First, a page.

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A Soft Place to Land: Tackles the Mysterious World of Sisters

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Susan Rebecca White's latest novel, A SOFT PLACE TO LAND, takes place in Atlanta and San Francisco but its real locale is never-never land, a place where people never have to grow up. The two lead characters in this story, half-sisters Ruthie and Julia, are almost adamantly opposed to maturing even though the book covers a span of sixteen years and takes the girls from their teens into their late twenties and early thirties. This immaturity blunts the impact of the story even though White possesses true story-telling skills.

At the start of the story Ruthie and Julia live in Atlanta with Naomi and Phil. Naomi is both girls' mother but she had been married previously to Matt who is Julia's father. Phil is Ruthie's biological father but both girls treat him the same. Because they both love their "parents" they are devastated by an accident that takes their lives. This tragedy and how they react to it forms the core of the story.

The book largely reflects Ruthie's viewpoint on things. She is the youngest sister and the more emotional of the two. Ruthie depends upon Julia for stability but Julia has a wild streak that gets her into trouble time and time again. Ruthie's life is fairly simple as compared to Julia's but she seems to find more anguish and disillusionment in the everyday occurrences.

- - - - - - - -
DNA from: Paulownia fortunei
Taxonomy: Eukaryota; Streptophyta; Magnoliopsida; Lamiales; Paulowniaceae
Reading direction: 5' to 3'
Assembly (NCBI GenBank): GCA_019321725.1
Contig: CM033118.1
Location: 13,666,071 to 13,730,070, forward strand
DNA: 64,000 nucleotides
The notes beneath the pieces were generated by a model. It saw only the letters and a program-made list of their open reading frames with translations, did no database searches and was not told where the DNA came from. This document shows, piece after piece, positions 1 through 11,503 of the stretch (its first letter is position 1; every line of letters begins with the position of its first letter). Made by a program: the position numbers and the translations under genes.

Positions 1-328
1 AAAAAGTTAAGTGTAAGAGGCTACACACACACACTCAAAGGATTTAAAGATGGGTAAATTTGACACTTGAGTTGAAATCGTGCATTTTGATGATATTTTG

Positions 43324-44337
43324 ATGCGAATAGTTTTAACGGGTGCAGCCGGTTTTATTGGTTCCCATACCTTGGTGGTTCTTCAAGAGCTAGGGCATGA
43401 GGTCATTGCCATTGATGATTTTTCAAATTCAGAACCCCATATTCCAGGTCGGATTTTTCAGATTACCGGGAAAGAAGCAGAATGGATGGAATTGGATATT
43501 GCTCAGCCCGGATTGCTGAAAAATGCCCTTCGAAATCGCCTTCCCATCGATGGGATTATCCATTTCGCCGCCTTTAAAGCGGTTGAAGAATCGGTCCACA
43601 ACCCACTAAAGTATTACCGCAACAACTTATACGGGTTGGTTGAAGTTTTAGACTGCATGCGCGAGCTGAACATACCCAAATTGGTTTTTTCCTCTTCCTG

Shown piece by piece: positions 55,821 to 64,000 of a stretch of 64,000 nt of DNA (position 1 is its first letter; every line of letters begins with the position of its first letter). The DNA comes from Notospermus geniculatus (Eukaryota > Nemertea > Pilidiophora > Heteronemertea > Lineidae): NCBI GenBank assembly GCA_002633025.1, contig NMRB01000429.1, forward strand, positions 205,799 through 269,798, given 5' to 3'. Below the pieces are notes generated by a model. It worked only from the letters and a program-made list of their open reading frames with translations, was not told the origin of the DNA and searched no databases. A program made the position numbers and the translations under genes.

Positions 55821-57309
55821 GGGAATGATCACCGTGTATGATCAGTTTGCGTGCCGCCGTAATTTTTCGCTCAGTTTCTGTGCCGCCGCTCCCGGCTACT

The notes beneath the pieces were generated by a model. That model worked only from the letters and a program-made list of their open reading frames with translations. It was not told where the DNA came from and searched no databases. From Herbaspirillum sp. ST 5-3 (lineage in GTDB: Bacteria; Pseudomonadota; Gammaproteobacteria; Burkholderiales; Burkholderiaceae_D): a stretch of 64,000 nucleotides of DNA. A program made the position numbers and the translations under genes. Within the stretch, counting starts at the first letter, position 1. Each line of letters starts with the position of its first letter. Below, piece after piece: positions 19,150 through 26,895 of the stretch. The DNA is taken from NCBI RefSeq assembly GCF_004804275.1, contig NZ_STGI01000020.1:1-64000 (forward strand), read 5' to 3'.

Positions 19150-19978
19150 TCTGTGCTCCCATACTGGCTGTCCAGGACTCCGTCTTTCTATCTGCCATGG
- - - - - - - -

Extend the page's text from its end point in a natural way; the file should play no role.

Susan Rebecca White is a very astute writer as she showed in her debut novel BOUND SOUTH. In this second book she once again shows her skills in painting portraits of characters and bringing them to life. As you read the book you definitely get to know Ruthie and Julia, perhaps too much as you get a view of warts and all.

The core problem with the story is that neither Ruthie nor Julia is particularly likeable. They are much too whiny or too wild or too self-centered, and they never change. The reader goes through the pages looking for resolution but it never actually comes. Some may find glimmers but overall the characters remain in the same state of play where they have always been.

The amazing thing about this book is its ability to impress you with the author's writing skills while not making you embrace the characters. They are two people you want to pull a Cher on and say, "Snap out of it!" as she did in "Moonstruck." Maybe that would wake them up and let them get on with their lives.

Susan Rebecca White's talent is a wondrous thing but it didn't provide me with a story this time out that appealed to me. Readers come in all ages and genders so others may receive this tale more warmly than I did - especially those who are "sisters."

A SOFT PLACE TO LAND is published by Touchstone Books. It contains 352 pages and sells for $14.99.

Jackie K. Cooper
www.jackiekcooper.com